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Thursday, May 29, 2014

Calvin and Hobbes

In 1985, Bill Watterson began syndication of what is quite possibly the greatest comic strip of all time: Calvin and Hobbes. Showing the adventures of an imaginative, precocious six-year old named Calvin and his stuffed tiger, Hobbes, this comic strip is both witty and profound, silly and serious, entertaining and thought-provoking. It follows Calvin along through his imaginary worlds, his schooling, his sled and wagon rides, and his interactions with his parents, neighbor girl Susie, teacher Ms. Wormwood, and, of course, Hobbes. The strip ran for ten years before Watterson chose to bring it to a close, wishing to quit while he was ahead. While Calvin and Hobbes is a remarkable strip, almost as remarkable is the story of Bill Watterson's determination to not have his strip licensed for merchandizing.

As with all great artists, Watterson's drawing and writing style changed and matured over the years. The early Calvin and Hobbes strips were overtly cartoonish and exaggerated, becoming more streamlined and smooth as the years went on. The gags became funnier too. The main premise of Calvin and Hobbes is Calvin is a six-year-old who says things that no normal six-year-old could ever be imagined saying, yet at the same time wantonly engages in childish behavior which any normal six-year-old would do. He regularly engages in long-winded, philosophical monologues, and then turns around to throw snowballs at Susie. He makes up excuses to get out of school when he's actually a very intelligent young man who could do his homework with ease. In his own words, "You know how Einstein got bad grades as a kid? Well, mine are even worse!" This characterization makes scenarios such as a school report ripe with possibilities.

Hobbes is the perfect foil to Calvin, yet is also his best (and only) friend. Where Calvin is loudmouthed and immature, Hobbes is quiet and composed, presenting a facade of knowledge, but plenty of wisdom. When Calvin drags him into his outlandish plans, Hobbes may voice a reticent objection, but will nonetheless go along with them. After all, it is Calvin, not Hobbes, who will get in trouble. The nature of Hobbes is something of a conundrum for readers. Calvin sees him as a walking, talking, anthropomorphic tiger; everyone else sees a mere stuffed toy. Watterson explicitly states in The Calvin and Hobbes 10th Anniversary Book that he doesn't want to present one perspective as "correct" over the other, wishing instead that the reader decide for themselves which is more "real." Considering that Hobbes seems to be able to influence events around him, such as actually injuring Calvin when they fight, I would be inclined to believe that the "imaginary" version of Hobbes has some hold on the reality of Calvin's world. Regardless, however, it's deliberately designed to ambiguous.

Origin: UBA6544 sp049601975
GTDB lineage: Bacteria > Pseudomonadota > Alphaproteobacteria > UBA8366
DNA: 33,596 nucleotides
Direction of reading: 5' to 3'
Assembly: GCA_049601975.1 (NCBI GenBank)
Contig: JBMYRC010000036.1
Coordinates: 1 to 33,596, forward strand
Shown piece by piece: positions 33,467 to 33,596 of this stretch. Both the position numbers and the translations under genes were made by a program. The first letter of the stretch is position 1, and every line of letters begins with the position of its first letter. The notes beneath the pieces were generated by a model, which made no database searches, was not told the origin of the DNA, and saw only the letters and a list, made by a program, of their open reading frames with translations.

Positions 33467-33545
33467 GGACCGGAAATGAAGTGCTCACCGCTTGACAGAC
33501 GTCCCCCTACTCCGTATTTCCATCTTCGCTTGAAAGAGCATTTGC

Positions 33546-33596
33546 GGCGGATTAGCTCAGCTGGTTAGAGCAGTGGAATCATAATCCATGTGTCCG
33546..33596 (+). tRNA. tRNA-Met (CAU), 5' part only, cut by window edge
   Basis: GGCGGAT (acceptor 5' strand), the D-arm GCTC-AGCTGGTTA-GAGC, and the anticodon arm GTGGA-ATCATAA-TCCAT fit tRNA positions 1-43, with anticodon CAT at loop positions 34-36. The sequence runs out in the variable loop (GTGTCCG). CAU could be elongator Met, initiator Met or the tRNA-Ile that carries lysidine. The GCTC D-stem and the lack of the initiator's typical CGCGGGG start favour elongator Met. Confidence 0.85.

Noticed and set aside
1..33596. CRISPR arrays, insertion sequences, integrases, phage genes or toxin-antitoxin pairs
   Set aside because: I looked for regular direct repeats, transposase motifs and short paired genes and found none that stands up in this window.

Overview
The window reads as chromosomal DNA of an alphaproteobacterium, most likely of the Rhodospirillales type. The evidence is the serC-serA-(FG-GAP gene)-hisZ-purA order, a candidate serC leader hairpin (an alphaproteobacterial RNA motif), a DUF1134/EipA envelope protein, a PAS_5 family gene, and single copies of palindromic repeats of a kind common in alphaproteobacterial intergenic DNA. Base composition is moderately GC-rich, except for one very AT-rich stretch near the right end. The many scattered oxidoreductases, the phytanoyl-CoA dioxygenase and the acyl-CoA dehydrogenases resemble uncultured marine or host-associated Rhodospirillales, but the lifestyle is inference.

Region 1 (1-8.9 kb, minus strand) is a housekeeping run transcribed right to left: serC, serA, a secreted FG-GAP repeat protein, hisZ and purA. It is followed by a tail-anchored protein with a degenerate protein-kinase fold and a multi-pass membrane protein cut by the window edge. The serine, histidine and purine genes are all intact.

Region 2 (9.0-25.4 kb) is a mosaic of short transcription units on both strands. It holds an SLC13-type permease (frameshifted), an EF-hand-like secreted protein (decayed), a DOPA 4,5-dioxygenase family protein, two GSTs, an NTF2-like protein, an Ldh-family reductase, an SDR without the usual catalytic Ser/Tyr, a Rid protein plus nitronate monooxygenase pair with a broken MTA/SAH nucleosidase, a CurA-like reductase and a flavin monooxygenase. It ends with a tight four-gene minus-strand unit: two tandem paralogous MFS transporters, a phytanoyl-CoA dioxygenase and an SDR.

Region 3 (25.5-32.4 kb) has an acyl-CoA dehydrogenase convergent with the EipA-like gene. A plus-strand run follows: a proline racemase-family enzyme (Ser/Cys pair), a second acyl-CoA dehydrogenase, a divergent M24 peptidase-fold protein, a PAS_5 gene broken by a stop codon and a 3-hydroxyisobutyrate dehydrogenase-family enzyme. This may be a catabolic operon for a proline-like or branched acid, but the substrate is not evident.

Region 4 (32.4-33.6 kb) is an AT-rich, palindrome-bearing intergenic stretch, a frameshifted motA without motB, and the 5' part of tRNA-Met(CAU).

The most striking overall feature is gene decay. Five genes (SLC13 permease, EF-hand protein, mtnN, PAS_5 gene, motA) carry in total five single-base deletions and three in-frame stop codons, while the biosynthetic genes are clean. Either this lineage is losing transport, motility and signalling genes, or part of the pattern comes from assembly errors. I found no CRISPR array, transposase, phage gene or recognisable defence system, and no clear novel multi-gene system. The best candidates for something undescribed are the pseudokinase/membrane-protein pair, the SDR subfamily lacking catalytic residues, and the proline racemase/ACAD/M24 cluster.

Calvin and Hobbes, in addition to providing genuinely humorous writing and art, touches on several complex philosophical issues. These include the importance of imagination, life and death, environmentalism (that's a particularly heavy theme which I'm a bit more cynical on), friendship, and varying amounts of sociopolitical commentary. The most prominent display of this comic strip's philosophical nature is in the strips where Calvin and Hobbes go careening down a hill in a wagon or sled, depending on the season. The frenetic, fast-paced nature of these wagon or sled rides is the perfect juxtaposition to the loquacious philosophical monologues that Calvin is so fond of engaging in at the same time. Such topics include God, ignorance, fatalism, the nature of reality, delayed gratification, and a whole host of other "weighty subjects." Watterson also used the strip to indulge in satire, such as using Calvin's... creative snowmen creations to make fun of the art world, or using Calvin's use of polling data (in which Calvin polls himself) in an attempt to influence his dad's decisions as a parody of politics. These strips are among the most memorable Watterson ever wrote and drew, and many of them are among my personal favorites.